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Getting the Most out of the Dog Park

If you ever stopped to wonder why your dog loves their park so much, a few simple words should clear things up–freedom, air, and many potential new friends. Unfortunately, some canine caretakers might witness their pooch taking on a completely different persona while they run free and work out their energy. Dog parks have quite a few elements that differ from your dog's everyday environment, and keeping a few simple practices in mind will help keep your K9 safe and focused on having fun.

Leash Training

The perfect time to fit in a bit of leash training and see how your dog reacts to being off-leash happens to be at the dog park. When your dog is at least five months old (age may vary) and has previously practiced socialization in more controlled environments, going off-leash may be a reasonable next step. If you're still unsure about how successful the experience might be, then do some testing. Taking a trip to the dog park outside of peak hours is an excellent time to evaluate the off-leash experience, and attending a gated park is an even better bet. Your pup should be calm when the leash comes off and not bolt away from you. If you feel like your dog may still need a leash, try easing up on lease pressure when you are at the park or try a chest-clip harness versus a traditional collar.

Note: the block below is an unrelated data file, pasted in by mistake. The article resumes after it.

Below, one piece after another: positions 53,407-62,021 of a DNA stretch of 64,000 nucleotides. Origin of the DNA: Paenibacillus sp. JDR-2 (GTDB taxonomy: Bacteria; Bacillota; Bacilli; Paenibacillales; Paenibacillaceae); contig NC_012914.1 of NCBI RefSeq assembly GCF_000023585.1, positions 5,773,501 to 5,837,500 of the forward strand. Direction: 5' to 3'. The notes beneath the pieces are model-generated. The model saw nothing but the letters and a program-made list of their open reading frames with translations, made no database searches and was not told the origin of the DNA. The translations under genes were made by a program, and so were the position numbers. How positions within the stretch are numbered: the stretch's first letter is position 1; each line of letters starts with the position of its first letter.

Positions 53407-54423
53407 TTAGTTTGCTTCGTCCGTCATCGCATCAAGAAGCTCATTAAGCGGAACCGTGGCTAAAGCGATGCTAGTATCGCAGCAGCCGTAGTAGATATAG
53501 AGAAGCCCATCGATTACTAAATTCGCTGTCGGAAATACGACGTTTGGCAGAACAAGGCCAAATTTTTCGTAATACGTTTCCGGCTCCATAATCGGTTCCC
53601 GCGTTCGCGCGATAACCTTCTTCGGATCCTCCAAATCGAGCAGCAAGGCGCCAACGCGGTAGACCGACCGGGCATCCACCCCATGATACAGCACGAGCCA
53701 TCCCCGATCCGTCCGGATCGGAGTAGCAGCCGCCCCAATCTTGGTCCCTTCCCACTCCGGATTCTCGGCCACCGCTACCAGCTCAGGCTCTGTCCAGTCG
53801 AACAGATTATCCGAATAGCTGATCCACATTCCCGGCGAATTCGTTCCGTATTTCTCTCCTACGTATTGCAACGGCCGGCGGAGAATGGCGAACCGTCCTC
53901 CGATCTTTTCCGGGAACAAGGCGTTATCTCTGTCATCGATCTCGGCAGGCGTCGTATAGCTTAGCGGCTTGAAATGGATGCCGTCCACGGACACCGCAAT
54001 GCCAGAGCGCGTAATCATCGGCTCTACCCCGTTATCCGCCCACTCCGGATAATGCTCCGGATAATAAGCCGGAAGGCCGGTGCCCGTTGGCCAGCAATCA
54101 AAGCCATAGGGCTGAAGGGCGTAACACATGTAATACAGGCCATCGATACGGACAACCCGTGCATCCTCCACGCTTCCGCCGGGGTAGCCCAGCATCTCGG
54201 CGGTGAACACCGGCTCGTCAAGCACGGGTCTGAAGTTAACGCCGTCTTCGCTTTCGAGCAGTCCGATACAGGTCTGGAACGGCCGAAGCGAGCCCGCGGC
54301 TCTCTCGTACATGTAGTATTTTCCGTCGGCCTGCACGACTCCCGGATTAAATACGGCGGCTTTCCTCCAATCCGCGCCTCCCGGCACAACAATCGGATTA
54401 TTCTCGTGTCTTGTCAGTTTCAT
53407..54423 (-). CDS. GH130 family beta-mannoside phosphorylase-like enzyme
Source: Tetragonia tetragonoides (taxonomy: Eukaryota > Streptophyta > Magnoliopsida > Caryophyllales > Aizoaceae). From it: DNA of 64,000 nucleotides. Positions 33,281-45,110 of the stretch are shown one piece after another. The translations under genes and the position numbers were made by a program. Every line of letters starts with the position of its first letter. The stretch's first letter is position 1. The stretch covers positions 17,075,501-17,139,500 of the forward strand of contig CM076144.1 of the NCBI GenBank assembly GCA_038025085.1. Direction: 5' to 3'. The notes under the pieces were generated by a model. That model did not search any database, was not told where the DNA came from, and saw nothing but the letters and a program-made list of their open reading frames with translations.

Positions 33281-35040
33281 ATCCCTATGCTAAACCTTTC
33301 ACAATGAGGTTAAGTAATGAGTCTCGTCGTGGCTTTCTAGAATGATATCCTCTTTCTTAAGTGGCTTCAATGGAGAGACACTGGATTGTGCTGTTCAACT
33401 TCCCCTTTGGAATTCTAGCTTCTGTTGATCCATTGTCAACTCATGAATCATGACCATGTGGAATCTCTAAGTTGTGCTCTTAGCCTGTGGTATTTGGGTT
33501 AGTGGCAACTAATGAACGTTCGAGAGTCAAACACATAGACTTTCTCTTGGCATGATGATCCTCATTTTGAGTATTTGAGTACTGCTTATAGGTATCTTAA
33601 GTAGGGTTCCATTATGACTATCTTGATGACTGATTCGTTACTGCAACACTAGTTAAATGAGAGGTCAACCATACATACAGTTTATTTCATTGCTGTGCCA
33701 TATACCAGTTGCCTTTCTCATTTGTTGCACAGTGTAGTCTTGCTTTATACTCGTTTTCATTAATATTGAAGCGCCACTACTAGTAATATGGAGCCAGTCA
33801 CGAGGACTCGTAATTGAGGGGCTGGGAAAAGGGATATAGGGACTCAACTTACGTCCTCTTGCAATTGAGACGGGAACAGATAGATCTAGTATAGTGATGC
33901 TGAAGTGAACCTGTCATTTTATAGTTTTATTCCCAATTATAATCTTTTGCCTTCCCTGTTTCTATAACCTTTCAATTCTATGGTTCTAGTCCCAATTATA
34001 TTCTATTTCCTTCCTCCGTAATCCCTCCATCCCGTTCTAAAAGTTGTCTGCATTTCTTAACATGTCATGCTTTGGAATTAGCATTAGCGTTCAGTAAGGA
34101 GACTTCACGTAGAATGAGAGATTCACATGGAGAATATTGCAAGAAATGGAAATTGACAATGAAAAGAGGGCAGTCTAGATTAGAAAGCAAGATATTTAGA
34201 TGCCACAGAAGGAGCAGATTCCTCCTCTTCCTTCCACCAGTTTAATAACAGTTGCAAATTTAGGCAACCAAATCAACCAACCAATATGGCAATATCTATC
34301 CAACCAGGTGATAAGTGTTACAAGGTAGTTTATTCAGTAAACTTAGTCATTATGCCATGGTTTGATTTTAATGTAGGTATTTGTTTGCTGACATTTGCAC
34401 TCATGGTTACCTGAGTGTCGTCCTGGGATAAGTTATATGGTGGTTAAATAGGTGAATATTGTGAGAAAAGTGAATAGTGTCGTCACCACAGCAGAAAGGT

Be Mindful of Other K9s

Although friends aplenty often await at your dog park of choice, the wide variety of breeds, sizes and behaviors may not always fit with your pooch. Watching out for overtly aggressive dogs isn't the only thing to watch for. Sometimes kind-hearted larger breeds lack awareness of smaller canines. When with your dog, keep an eye out for bolters that may not see your dog, aggressive sniffers, and toy stealers. If you have a small dog, then look for a park with an exclusive small breeds area, which might be precisely what your dog needs. As for puppies, starting them off in a more protected area before slowly introducing them to new K-9 pals that you know will take it easy on them is recommended.

Stay Present and Connected

A beautiful day at the dog park can be a lovely distraction for pet owners, but it's critical to remain vigilant and watchful of your dog at all times. Surfing the web and paying attention to your phone is highly discouraged because you may need to intervene if your canine is being bothered by another pet. Proactively avoiding confrontations by staying present will keep both pets and caregivers safe and happy. Issues have the potential to arise in an instant, and when they do, owners must be prepared to act quickly.

The Dog Park Should be One of Life’s Many Adventures

Socializing your dog and taking them out for exercise doesn't have to be exclusively done at the dog park. In fact, having only one place for them to have fun may get them too wound up for the occasion. Try taking your pooch on walks around your neighborhood and do your best to include them in day-to-day activities that get them out and about as much as you can.

The dog park can also sometimes be overstimulating and can be a place where your dog picks up bad behaviors. Observe your dog and make sure that the particular dog park you frequently choose is a healthy environment for them. Always keep in mind that mixing it up will help create balance in your pooches social life.


Abigail Baker is a writer from Happy Writers, Co. in partnership with K9 Sport Sack, the top retailer for dog backpack carriers.

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